‘Innovation’ is perhaps the most over-used word today. So it’s interesting to see how people around the world define the term. In our new book, Best Countries: Defining Success and Leadership in the Twenty-First Century, David Reibstein, Professor of Marketing at the Wharton School, and I gathered perceptions on 60 countries among 16,000 elites, business decision makers and citizens.
Published by U.S. News & World Report along with our Best Countries study presented at Davos, we find that countries in the top 10 for entrepreneurship score highly in a range of traits that point to a ‘national culture of innovation’.
The top 10 are:
1 – Germany
2 – Japan
3 – United States
4 – United Kingdom
5 – Canada
6 – Sweden
7 – Netherlands
8 – Australia
9 – Singapore
10 – Denmark
Despite being manufacturing-led, Germany is seen for being “innovative” across its society—from its politics and leadership to its diplomacy and global citizenship. Germany gets high grades from people around the world for creativity in holding together The European Union, handling the migrant crisis, Ukraine, Greece and even dealing with its own Volkswagen scandal.
The next two countries in the top 10—Japan and then the United States—were highly regarded in many areas yet received comparatively low marks in business transparency, supporting small businesses and offering affordable healthcare and education.
Of greater interest perhaps are other “innovative” countries outside the top three. The World Bank Development Finance Project is helping Nigeria build financial infrastructure through a $500 million International Bank for Reconstruction and Development credit. The Irish government uses the SME Online Tool to digitally connect small businesses with the €2 billion in government funding available (Ireland also ranks in the top 10 best countries for international investment, while Singapore, which tops our list of Forward-Thinking Countries, recently committed 500 million Singaporean dollars to the ICT for Productivity and Growth program to improve high-speed connectivity for SMEs.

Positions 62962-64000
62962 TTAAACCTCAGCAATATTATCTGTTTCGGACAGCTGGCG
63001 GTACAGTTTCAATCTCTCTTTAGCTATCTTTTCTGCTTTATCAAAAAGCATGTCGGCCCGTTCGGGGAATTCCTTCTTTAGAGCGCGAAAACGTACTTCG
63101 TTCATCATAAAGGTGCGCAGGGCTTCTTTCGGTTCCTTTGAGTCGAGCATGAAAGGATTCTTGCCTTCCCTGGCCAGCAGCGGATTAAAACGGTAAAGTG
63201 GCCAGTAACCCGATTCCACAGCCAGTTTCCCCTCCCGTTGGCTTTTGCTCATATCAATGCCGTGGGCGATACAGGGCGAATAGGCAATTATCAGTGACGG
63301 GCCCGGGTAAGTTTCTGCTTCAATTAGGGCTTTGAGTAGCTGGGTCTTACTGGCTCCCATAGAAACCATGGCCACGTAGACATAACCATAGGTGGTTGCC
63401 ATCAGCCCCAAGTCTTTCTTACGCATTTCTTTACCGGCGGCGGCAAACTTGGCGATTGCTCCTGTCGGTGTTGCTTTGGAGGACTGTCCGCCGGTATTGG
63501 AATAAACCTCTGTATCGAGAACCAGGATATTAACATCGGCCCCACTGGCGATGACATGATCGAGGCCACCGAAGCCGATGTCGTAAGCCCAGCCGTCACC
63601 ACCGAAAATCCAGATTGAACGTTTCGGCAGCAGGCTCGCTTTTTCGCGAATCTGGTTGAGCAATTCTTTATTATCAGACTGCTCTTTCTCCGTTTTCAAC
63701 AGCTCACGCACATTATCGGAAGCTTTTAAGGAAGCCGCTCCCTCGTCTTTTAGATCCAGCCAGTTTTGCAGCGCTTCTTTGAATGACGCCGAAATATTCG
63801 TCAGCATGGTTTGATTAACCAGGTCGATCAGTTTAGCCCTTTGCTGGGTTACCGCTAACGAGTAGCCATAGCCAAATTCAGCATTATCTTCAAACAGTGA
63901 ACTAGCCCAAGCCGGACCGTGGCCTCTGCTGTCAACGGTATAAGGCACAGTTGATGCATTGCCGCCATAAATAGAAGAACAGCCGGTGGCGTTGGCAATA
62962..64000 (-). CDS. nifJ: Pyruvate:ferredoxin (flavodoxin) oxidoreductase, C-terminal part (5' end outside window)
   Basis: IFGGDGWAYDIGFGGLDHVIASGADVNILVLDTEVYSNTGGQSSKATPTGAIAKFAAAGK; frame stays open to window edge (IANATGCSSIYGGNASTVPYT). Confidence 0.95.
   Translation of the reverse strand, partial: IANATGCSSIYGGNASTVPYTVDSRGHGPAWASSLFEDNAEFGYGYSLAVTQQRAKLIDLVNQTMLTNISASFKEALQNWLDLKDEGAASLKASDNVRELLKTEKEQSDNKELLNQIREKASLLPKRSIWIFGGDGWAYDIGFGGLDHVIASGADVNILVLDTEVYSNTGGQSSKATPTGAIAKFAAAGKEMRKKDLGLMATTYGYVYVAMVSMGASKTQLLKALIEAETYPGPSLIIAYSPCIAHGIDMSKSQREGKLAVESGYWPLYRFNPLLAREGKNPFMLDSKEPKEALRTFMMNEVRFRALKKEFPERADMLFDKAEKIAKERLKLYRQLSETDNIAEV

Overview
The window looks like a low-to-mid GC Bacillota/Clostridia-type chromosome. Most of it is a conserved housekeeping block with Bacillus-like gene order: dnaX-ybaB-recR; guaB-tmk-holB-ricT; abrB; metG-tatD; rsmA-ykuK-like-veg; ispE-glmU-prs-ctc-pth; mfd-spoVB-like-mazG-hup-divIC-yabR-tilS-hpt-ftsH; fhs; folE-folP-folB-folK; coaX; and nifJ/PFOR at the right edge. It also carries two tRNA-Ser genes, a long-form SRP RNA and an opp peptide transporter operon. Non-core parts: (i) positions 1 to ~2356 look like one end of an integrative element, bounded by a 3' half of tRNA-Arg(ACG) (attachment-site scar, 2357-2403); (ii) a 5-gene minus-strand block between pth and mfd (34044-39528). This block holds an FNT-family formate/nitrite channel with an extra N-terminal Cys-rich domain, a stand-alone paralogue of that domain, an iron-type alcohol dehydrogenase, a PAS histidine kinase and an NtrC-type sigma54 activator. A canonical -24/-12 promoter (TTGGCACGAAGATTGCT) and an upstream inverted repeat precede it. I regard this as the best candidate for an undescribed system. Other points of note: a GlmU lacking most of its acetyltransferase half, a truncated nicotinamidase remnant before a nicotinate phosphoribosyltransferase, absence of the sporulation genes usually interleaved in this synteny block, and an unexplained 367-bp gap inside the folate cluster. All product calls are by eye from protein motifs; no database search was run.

When you step back, ‘innovation’ is really about a country’s commitment to champion human creativity. African countries are encouraging innovation among women and young entrepreneurs. Ethiopia is offering incentives for women through loans and microfinancing; Namibia and South Africa have abolished all legal barriers for women to become entrepreneurs. Known for its copper production, Chile is looking to make a name for itself in a new export: innovation. The government-led Start-Up Chile initiative provides capital, including a visa, for international entrepreneurs. Mark Zuckerberg hand-picked Bogota, Colombia as the site for Facebook’s first international town-hall meeting for its growing entrepreneurial culture.
[start-up chile psfk.com]
According to our Markets of Opportunity rankings, elites are long on India, Thailand and Brazil.
Innovation unleashed in an entrepreneurial environment can imbue a nation with a sense of purpose. It is no coincidence that the most highly-regarded countries in this subset of our survey are often found at the top of global assessments for quality of life, political stability, and a belief in the individual’s role in charting his or her own success. Where nations provide the right environment for entrepreneurs to make the most of their innovations, people feel the sense of purpose that comes with empowerment.
John Gerzema is a pioneer in the use of data to identify social change and help companies anticipate and adapt to new interests and demands and is the Chairman & CEO of BAV Consulting. His newest book Best Countries: Defining Success and Leadership in the Twenty-First Century, with Professor Reibstein, includes interviews, data and case studies from leaders, companies and governments from over 80 nations around the world.
View the original article on PSFK.